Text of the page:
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Notice to Take Depositions and Depositions of Ninian W. Edwards & Eliphalet B. Hawley, 22 September 18531
"Messrs[Messieurs] Oldham & Hemingway, survivors of Oldham, Todd &Co.Gentlemen
Take notice that I will take depositions to be read by me in the suit now pending in the Fayette Circuit Court, wherein you are plaintiffs & I am Defendant with others,2 at the following times and places towit: At the office of the Clerk of the circuit court of Sangamon County, Illinois, in Springfield, on the 12 day of Novr[November] next, at which place I will take the deposition of J. T. Stewart & others–
At the office of the Clerk of the Cass Circuit Court in the town of Beardstown, County of Cass, state of Illinois, on the 15th of Novr 1853, at which place I will take the deposition of H. E. Dummer & others–
At the office of the Clerk of the circuit court of Shelby county, in the town of Shelbyville in said county, State of Illinois, on the 8th of Novr 1853, at which place I will take the depositions of William F. Thornton & others–3
Abrm Lincoln"
"Executed, September 23rd 1853, by delivering to Thomas Hemingway & Edward Oldham, each true copies of the within notice–
John Rodes Ds[Deputy Sheriff] for Waller Rodes s/c4"
Depositions ofNinian W. Edwards & Eliphalet B Hawleytaken before me, William F. Elkin, and acting Justice of the Peace, in and for the County of Sangamon and State of Illinois, in pursuance of a written notice, of which, and of the entry of service thereof, the above, are true copies, and the original of which is retained by the defendant, to be used
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at Beardstown, according to said notice;5 said depositions being taken to be read in evidence, by the said defendant, Lincoln, in a suit now pending in the Circuit court of Fayette county, and Commonwealth of Kentucky, wherein Edward Oldham and Thomas Hemingway, survivors of Oldham Todd &Co[& Company], are plaintiffs, and said Abraham Lincoln, and another, are defendants–
SaidNinian W. Edwards,being produced and sworn testified as follows, towit
Interrogatory 1–6Are you, or not acquainted with the parties to the above suit?
Ans[Answer] I am.
Int[Interrogatory] 2d Have you or not any knowledge of a debt due the old firm of Oldham Todd &Co, of which firm the plaintiffs are survivors, and which debt was owing by a firm formerly doing business at Shelbyville, Illinois, and if yea, State the firm name of said debtor firm, how said debt originated and its history up to the present time so far as you know.?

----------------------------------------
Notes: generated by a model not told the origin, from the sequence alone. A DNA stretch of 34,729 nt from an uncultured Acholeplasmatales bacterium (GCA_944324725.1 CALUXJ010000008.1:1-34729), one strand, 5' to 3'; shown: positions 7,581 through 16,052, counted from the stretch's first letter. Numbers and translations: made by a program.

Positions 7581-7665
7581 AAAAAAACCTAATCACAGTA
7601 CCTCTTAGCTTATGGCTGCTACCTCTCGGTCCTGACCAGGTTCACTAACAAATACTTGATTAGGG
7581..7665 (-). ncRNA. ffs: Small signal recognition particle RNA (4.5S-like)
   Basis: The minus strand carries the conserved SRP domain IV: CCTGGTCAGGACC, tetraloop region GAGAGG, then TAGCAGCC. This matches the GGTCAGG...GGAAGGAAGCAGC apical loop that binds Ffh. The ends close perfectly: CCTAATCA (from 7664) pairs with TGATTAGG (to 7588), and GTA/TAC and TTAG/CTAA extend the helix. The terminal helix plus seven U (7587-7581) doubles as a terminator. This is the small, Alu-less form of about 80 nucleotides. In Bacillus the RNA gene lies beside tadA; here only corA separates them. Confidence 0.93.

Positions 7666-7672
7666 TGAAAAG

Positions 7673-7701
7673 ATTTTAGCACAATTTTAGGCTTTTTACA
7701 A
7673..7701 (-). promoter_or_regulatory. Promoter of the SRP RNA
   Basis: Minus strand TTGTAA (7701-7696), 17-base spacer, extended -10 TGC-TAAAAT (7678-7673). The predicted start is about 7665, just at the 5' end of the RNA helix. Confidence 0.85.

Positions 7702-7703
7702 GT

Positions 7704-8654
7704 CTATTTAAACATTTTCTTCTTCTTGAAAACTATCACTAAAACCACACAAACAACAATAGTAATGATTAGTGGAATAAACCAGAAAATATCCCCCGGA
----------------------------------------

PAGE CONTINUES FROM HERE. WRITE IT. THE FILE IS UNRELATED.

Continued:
Ans I have a knowledge of the debt; Robert S. Todd one of the firm of Oldham Todd &Co, placed in the hands of Rankin & Edwards of which firm I was a member cotton yarns to sell on credit or for cash for said firm of Oldham Todd &Co, and on the 7th of March 1840 we sold to Thornton & Basye of Shelbyville Illinois for the benefit of said Oldham Todd &Co, cotton yarns, amounting to the sum of Five hundred and ninety seven dollars, for which amount we took their note, dated March 7, 1840 payable to Rankin & Edwards, nine months after date, with interest after four months, this note we held till the latter part of 1841 or begining of 1842, when we placed it in the hands of Anthony Thornton a Lawyer of Shelbyville for collection, We have received payments on said note at different times amounting to TwoHundred &Eleven[& Eleven] dollars &fifty[& fifty] one cents, which was accounted for by Hawley & Edwards the successors of Rankin &Edwards[& Edwards], to said Oldham Todd &Co among other money remitted to them for cotton yarns. And on April 14th 1842
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I received forty Dollars of Anthony Thornton which I paid for Robert S. Todd on a note Executed by him to Nathaniel A. Ware which forty dollars, together with five retained by Thornton as a fee was endorsed as a credit on said note by said Thornton on the day of its receipt. ^and as I think in the fall of 1843^ Sometime afterwards ^Said^ Robert S. Todd told me, that he had given to A– Lincoln the defendant, what he could make out of said debt, and which said Todd had previously authorized me by letter to compromise by taking land, State Bank paper or any thing I could get to wind it up safely. he at the same, told me he had also given, ^to said Lincoln a debt in the hands of H. E. Dummer at Beardstown^
Intg[Interrogatory] 3d Did you or not, or either of the firms of which you were a member ever pay to said Lincoln any money belonging to said Oldham Todd &Co, on account of the debt aforesaid, or on any other account whatever?
Ans Neither I or any member of our firms ever did, so far as I know, ever pay to said Lincoln any money belonging to Oldham Todd &Co. And I have examined the Books of said firms and find no entry of any such payments.
Intg 4th Have you any knowledge of said Lincoln ever receiving any thing on said Shelbyville debt from any person whomsoever?
Ans I have not. And it has always been my understanding that the debtors at Shelbyville were insolvent from the beginning of 1842, and that nothing has been paid on said debt since the credits above mentioned. As late as 1851 Wm F. Thornton the Father in law of Basye mad some propositions to ^me, to^ compound the debt, and I refered him to said Lincoln. H. E. Dummers Receipt for the debt in his hands is still in my possession, said Lincoln never having called for it. I understand that I am a defendant in this same suit with said Lincoln, but on a distinct claim, and I have no interest whatever in the claim on which said Lincoln is sued. The note above mentioned placed in the hands of Anthony Thornton for collection is the only claim ever placed in said Thorntons hands for collection by me, or either of our firm. And further this deponent saith not7
Ninian W. Edwards8
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Eliphalet B. Hawley of lawful age being produced, sworn and examined on the part of the defendant, deposeth and saith.
Interrogatory 1st Are you or not acquainted with the parties to said suit?
Ans I am personally acquainted with the defendant Lincoln, and by reputation with the plaintiffs Oldham Todd &Co, of Lexington Kentucky.
Int 2d Are you or not the Hawley of the late firm of Hawley &Edwards of Springfield Illinois?
Ans I. am.
Int 3d Did you individually, or your firm, ever pay to said Lincoln any money belonging to said Oldham Todd &Co?
Ans I have no recollection that I, or we, ever did– Nor do the Books shew that we ever did. I was a Clerk for Rankin &Edwards previous to May 1840 when I bought out Rankin and became the partnor of Edwards– I have heard Mr. Edward's deposition read, and I know that the history of the origin of the Shelbyville debt, of the payments made upon it– and of the settlement with Oldham Todd &Co for them, as stated by Mr Edwards are correct– We never received any thing further upon that debt, and have never understood that any thing further was paid upon it to any one– Having always understood that the debtors were insolvent